5 Phases of the Design-Build Process
There are essentially five phases involved in the design-build process, and while this may sound like a lot of steps for a simplified process, it’s important to understand that the phases often overlap. Other construction methods often consist of several steps, which are typically performed by separate entities, and upon completion of the previous. The design-build process is much more fluid. Each member of the design-build team works together during each step of the process to help move things along more quickly and more smoothly. The basic steps include:
1. Team Selection
The first step of the design-build process is for the owner to choose a design-build team. Owners carefully vet potential candidates and often choose the contractor-architect team with the most design-build experience and that best understands the company’s vision, needs and budget.
Though cost is an important factor to consider, it is not (nor should it be) the ONLY factor that influences the final decision. While it may be tempting for owners to choose the lowest price, a smart owner will understand the value of working with a qualified design-builder, and will often choose their team based primarily on the experience and skills the design-builder offers.
Understanding the value of the design-build method is beneficial to everyone involved—designers, contractors and owners—since designers and contractors can compete based on their skill level and owners can expect to receive a better quality project from start to finish. Often times, the design-builder selection process overlaps with the next phase, the pre-construction phase, as the selected design-build team will likely have already done a significant amount of research and analysis of the building site.
Though it may seem like a short phase, the pre-construction step is just as important, if not more so, than any other part of the design-build process. Attention to detail during this phase is critical, as this is when the design-build team will learn about the owner’s business, including its goals, challenges, budget, and overall vision for the project. It’s a time for asking as many questions as necessary, so as to get a solid picture of what is expected to be delivered.
During this phase, architects, engineers, contractors and other consultants will work together to assess current structures, electrical systems, and more, in order to determine what needs to be done before construction can begin. These assessments allow for a thorough analysis of the construction site, which helps the design-build team to maximize efficiency throughout the project.
3. Architectural Design
Once the project parameters have been clearly defined, including the timeline, budget and location, the architectural design phase can begin. At this point, some of the initial design strategy work may have already begun during the pre-construction phase. From here, all project team members will work together to develop the best possible design to help the project succeed.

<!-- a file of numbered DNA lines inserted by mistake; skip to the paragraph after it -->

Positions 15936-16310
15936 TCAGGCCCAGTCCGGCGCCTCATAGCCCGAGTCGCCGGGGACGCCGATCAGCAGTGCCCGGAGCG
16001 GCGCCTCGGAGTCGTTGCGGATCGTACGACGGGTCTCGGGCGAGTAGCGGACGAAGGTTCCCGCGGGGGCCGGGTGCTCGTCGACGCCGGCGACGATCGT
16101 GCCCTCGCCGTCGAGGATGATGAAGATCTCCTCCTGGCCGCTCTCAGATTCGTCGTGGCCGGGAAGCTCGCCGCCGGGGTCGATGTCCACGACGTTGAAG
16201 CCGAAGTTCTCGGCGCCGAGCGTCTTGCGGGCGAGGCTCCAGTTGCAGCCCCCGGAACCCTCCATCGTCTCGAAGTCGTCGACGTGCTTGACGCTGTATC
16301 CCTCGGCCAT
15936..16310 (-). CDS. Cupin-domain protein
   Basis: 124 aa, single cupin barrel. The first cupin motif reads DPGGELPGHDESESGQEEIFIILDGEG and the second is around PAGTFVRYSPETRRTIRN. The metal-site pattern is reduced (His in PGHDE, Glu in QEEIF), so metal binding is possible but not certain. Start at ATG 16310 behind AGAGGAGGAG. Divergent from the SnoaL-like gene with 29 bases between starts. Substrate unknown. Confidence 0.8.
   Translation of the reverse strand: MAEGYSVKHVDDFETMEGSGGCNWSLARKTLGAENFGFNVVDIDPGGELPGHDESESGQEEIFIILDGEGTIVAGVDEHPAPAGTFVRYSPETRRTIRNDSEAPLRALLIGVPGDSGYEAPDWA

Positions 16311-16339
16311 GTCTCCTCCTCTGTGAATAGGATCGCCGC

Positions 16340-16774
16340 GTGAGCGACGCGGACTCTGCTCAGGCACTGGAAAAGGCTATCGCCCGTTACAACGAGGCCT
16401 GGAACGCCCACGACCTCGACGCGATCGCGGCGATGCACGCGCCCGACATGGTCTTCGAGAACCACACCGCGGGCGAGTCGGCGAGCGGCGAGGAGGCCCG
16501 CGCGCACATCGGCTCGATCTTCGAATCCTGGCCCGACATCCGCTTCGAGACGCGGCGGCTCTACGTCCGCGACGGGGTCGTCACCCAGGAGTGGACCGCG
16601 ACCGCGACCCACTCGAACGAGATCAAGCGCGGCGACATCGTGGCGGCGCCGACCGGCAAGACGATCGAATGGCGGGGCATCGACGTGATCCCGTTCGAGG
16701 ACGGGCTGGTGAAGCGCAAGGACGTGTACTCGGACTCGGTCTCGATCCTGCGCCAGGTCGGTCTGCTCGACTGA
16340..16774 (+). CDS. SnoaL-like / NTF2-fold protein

The design-build team will assess areas for cost savings and optimized productivity, while also meeting functional requirements and style preferences. The overall project vision is established during this phase, and preliminary drawings are presented to the owner. Pricing estimates can be established during this phase as well, and a final budget is provided to the owner.
In addition, the project schedule is set, and initial building drawings are presented during this phase of the project. All expectations for the project are established at this point, and the project can begin upon agreement. Since the designer and contractor are working together, there are no additional bids to be set, and the project can begin even more quickly.
If the design-build team has not already begun initial construction during the design phase, then it can begin immediately after. However, it is common during design-build projects for there to be some overlap between the design and construction phase, which can speed up the project considerably. Communication is simplified throughout the construction process, as there is typically just one point of contact for the project. Accountability is also established, as all workers are on the same team, moving toward the same goals and deadlines, and therefore any issues or concerns are often resolved quickly and efficiently. Due to the collaborative nature of the design-build delivery system, change orders are minimal and sometimes non-existent.
Upon completion of the project, the design-build team provides an overview of the project deliverables, as well as various O&M training materials, such as instructional videos, documented procedures, and in-person training sessions for applicable personnel. Because all of the work is done by a single entity, the post-construction process is often much more streamlined than when the designers and contractors are working separately.